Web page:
Well, strictly speaking my 4th day of Runes of Virtue was sometime at the beginning of this past week, but somehow I have not gotten around to blogging about it until today. A large part of the reason is, of course, that there's so little to say. The Isle of the Avatar's Stygian Abyss is, as one would expect, chock full of crazy traps and creative puzzles. Some of them, for example, require you to push rocks around and create passages in walls with them using a lever that makes walls vanish and reappear (it's difficult to explain...), and on more than one occasion you must take advantage of your enemies' capacity to kill each other and/or destroy spider webs. My least favorite puzzles, however, are the big rooms full of blinking teleport arrows. You must use them to move to the exit, but the fact that a screen full of dozens of blinking arrows gives me a headache added to the challenge significantly! There's some magic armor in the abyss and it was, to my surprise, not very difficult to get to. The endgame, as one might expect from the Game Boy, is relatively anti-climactic. You disappear from the dungeon where you got the rune of humility, and appear kneeling before Lord British. The end.
OTHER UNINSPIRING ULTIMA ENDINGS
-Ultima II, which gives you an ad for another game in the Sierra version (anyone recall which game? I can't get my Sierra copy to work)
-Escape from Mt. Drash where you are told in block text on a mold-green background you achieved the title of "Questor." Woo hoo.
-Ultima IX, where that idiot Raven and Lord British look up to see that for some reason you have exploded and have turned into an ankh made out of stars in the sky.
I was tempted not to include Ultima II because of my fondness of the "ALL HER WORKS SHALL DIE!" message that you receive upon Minax's death.
Back to the issue at hand--Runes of Virtue. Overall, and amusing diversion. THe only serious flaws of the game are the irrelevance of the premise (retrieving runes related to virtues) to the dungeons (which have nothing to do with the virtues) and the odd game mechanics (pushing levers and eating mushrooms seem to have about the same effect, and how does a rope build a bridge?). Beyond that, the game is not overly challenging, and the ability to restart over and over makes up for its lack of a save feature (though in a world of emulators, who cares about poor save features anymore?) I would not suggest the game, however, for an actual Game Boy due to its length and the repetitive nature of gameplay when you cannot save. As a final note--I still think those wizards look like vampires! Look at the big black cape with high collar and the pointy teeth!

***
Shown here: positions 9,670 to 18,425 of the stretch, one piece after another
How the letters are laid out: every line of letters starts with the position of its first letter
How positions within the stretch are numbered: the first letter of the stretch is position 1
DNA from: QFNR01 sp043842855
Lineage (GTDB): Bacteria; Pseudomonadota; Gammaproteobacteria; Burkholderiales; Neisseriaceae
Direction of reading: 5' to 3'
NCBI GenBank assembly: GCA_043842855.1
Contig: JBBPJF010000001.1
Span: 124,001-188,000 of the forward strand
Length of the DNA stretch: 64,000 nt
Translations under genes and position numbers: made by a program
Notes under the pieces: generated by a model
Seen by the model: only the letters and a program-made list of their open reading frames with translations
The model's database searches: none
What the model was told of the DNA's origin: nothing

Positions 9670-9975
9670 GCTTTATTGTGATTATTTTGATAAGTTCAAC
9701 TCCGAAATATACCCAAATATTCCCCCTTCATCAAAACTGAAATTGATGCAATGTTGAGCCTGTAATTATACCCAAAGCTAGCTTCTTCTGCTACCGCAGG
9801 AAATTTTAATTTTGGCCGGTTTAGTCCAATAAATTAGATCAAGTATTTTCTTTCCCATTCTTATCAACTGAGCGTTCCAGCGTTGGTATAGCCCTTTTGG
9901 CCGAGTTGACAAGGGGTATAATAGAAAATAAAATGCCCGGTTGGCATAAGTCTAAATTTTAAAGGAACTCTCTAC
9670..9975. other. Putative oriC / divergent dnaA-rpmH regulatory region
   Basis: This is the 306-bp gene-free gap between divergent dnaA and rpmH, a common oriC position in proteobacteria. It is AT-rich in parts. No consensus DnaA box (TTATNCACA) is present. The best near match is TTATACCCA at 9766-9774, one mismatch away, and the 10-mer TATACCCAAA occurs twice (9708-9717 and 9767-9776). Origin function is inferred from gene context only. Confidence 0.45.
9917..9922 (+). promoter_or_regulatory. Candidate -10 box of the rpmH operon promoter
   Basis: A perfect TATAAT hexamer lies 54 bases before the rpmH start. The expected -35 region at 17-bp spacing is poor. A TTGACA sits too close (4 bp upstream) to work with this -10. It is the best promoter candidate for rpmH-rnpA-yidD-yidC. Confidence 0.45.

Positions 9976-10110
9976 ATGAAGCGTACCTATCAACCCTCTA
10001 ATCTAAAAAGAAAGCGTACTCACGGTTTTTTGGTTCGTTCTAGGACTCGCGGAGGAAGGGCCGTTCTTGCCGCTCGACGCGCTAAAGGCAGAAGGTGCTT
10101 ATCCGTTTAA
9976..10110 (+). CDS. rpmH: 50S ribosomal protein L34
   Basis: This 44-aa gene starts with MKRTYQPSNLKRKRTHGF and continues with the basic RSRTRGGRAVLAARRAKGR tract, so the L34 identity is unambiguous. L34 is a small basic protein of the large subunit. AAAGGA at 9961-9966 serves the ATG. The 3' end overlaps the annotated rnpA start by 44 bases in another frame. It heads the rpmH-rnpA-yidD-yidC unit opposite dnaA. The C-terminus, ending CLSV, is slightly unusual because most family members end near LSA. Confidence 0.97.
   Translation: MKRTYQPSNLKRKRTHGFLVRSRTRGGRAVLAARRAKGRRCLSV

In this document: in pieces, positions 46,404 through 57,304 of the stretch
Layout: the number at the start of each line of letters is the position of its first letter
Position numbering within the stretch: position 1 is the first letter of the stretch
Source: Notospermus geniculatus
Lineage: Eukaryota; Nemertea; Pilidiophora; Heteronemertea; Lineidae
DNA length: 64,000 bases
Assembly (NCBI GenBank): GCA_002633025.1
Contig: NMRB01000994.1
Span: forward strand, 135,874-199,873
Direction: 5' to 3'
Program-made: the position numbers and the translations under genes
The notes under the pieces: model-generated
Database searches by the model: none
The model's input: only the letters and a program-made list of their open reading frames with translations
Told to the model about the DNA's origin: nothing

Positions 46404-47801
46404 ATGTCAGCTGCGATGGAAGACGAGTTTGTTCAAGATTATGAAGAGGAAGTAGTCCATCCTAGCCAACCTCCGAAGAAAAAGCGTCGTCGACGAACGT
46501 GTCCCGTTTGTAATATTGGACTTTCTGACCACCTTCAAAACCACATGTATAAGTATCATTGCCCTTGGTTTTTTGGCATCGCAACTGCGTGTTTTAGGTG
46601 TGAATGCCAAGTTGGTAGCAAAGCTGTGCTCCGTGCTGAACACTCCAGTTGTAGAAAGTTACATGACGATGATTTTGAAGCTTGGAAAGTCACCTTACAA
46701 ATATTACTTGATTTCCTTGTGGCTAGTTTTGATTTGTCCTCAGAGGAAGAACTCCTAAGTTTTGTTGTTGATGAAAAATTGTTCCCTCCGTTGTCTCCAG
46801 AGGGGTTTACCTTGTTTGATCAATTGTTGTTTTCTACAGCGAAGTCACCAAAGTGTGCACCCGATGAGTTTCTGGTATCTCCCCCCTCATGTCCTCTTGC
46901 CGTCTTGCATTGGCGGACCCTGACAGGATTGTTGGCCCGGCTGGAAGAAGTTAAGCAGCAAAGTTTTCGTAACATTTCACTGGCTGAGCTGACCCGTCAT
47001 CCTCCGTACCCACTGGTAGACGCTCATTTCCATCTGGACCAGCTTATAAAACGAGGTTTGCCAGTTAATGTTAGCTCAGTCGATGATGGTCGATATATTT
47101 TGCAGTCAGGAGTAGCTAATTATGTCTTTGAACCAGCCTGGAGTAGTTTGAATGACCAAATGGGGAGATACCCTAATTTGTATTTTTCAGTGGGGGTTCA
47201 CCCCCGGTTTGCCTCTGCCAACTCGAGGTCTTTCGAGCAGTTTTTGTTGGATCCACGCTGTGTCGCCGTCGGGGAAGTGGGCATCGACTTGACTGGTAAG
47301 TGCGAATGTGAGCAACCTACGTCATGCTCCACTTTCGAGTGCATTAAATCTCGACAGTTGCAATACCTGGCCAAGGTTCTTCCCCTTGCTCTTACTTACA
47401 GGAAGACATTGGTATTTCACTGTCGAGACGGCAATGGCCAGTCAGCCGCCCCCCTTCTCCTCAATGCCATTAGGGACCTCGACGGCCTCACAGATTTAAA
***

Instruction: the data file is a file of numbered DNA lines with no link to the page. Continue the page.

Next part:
One could argue that the game is canonical--After all, it appears to take place sometime following Ultima VI, and the goal is to rescue the Runes and become knighted, and a certain drunken paladin has just recently been knighted as of Ultima VII. Never mind that he was apparently a "Sir" long before that. And even if he wasn't, Lord British has some pretty stringent requirements for becoming a knight if it takes, what, 300 years of continuous service?
Expect a slower rate of updates for the next two games--Underworld II and Serpent Isle. The reason is simply that playing them is less fun because it's only been a little over a year since last played the games, and Ultima is more fun when you've forgotten a large portion of the game. On the other hand, it's been about 7 and 12 years since I played Ultima VIII and Ultima IX, so those will be a lot more fun for me. Plus, those two games are not particularly good, and it's a lot easier to write criticism than praise :-) I remember when I started the blog I speculated that it might take a year to do--but I kept up a pretty intense pace back when I was unemployed, and it seems like I'll probably be done before Christmas as I result, despite my much slower-goings lately.
I also need to take some time at some point and reply to comments and other feedback again. Maybe during my Underworld II blogging!